Yes, it has always been a part of the NBA, but teams seem to be utilizing it less and less effectively. And I pointed out the Greece vs. USA example to show that Greece, as a national team, still utilized this fundamental play to its fullest. It's becoming a lost art in the NBA. If you've been watching for three decades, as you insist, you will see how the NBA has turned into a one-on-one, isolation play league. Give the ball to your best player, clear out one side of the court, and watch him do his thing. This is far, far, far more common now than it even was in the 90s.

Mid range jump shooting is not a problem in the US. Three point shopoting is, where they're swapping their 15 footers worth two points for the FIBA's teams 22 footers that are worth 3 points.

Mid-range jump shooting is becoming more and more of a rarity in the NBA. Increasingly, teams opt for the three pointer rather than the easier 15-18 footer. Most offensive plays in the NBA seem to call either for an isolation and drive to the hoop, or a drive to the hoop and a pass back out for a three pointer. Very, very few plays are called for mid-range jumpers, and the accuracy of those jumpers seems to be falling as the years go by. Players like Tim Duncan, who do utilize the 15-18 foot jumper, are becoming less common in the NBA.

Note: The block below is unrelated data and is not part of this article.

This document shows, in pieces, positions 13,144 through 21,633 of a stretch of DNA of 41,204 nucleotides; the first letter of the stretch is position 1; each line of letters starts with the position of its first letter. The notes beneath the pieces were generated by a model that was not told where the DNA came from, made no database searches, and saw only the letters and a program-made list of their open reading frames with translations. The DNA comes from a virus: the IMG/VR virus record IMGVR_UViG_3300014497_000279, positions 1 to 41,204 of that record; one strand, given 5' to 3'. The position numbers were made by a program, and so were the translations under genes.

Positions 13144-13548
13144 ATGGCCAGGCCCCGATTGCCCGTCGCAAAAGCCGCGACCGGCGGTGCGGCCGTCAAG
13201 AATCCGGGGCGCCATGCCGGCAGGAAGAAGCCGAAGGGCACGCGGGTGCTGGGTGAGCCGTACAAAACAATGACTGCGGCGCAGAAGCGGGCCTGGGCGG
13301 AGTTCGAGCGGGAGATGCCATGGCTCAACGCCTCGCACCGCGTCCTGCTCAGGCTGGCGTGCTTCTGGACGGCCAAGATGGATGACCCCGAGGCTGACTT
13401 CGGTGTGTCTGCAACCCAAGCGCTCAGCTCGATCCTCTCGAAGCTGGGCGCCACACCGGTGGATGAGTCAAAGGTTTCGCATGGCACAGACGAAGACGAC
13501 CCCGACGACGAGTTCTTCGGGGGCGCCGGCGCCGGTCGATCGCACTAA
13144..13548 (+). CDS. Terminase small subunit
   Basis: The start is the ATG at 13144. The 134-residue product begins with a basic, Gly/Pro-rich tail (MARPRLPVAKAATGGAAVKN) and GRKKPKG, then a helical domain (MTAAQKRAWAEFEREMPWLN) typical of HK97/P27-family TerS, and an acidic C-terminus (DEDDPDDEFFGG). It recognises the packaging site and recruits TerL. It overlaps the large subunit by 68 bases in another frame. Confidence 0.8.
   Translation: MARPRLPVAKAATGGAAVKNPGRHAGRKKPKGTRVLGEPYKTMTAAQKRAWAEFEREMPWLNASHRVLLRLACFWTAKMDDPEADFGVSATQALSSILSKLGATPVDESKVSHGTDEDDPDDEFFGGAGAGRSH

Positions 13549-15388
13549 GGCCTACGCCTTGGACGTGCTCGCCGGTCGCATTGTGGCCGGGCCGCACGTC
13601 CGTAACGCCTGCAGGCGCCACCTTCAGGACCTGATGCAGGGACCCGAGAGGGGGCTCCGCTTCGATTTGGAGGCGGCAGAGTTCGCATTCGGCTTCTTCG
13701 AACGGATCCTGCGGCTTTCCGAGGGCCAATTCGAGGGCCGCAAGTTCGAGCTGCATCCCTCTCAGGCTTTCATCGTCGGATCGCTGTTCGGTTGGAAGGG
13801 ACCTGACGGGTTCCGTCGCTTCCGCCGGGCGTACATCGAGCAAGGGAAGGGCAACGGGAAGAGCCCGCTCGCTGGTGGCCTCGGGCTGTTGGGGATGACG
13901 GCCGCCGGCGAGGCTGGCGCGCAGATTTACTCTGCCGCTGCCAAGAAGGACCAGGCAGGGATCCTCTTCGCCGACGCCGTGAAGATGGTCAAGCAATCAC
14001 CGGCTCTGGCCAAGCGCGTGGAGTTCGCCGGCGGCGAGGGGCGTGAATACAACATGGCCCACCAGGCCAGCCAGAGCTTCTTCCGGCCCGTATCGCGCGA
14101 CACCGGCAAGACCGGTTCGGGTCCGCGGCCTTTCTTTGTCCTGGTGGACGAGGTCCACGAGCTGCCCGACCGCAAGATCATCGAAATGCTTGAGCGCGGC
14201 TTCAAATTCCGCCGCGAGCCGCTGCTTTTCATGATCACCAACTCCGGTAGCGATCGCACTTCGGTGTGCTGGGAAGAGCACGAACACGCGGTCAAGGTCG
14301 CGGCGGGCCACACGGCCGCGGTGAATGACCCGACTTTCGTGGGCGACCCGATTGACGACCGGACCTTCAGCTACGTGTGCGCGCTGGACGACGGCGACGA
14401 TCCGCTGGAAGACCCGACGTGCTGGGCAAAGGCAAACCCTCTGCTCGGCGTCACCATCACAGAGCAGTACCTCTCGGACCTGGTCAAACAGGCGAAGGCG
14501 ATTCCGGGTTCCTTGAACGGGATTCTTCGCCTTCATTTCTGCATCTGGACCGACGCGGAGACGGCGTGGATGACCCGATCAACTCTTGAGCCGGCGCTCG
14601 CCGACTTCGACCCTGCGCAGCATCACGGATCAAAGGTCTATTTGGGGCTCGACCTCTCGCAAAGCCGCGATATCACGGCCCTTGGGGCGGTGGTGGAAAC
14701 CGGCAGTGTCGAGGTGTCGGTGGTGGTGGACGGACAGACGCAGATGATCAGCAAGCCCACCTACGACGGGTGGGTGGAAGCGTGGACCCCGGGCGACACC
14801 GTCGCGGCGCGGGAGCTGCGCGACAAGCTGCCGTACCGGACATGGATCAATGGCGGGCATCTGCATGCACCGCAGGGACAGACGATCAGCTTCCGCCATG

What DRASTIC rule changes have you seen in the NBA? Honestly man, do you follow the NBA at all?

I would have to say that you're the one that likely hasn't been following the NBA. Look at all the rule changes that have taken place specifically to make defenses less physical. Handchecking has been completely eliminated, for instance. How about the new flopping rule and the restricted area under the basket? Or the re-implementation of zone defenses? Elimination of illegal defense rules. Changing the time to bring the ball upcourt from 10 to 8 seconds. Moving the three point line to 22 feet and back out to 23 feet 9 inches. Here's a nice handy article describing some of the changes and their effect on the game: http://www.chron.com/disp/story.mpl/sports...kn/3949002.html.

I was talking about the worlds.

The '04 Olympic team has absolutely NOTHING in common with today's US Olympic team, hence the analogies and comparisons are irrelevenat.

I'm not sure what part of this team is nothing like the previous US NT you don't get?

And I was talking about the Olympics. And until Team USA proves it on the hardwood, you can't really say that they have nothing in common with the '04 team. If they fail, they will have much in common with that team, because in the end, it is results, and not talk, that matter. The '06 team also had little to do with the '04 team, and the '04 team had very, very little to do with the '02 team. Didn't make much of a difference in any of those cases.

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How the hell could the Bulls have made the Hall of Fame when they weren't eligible for it?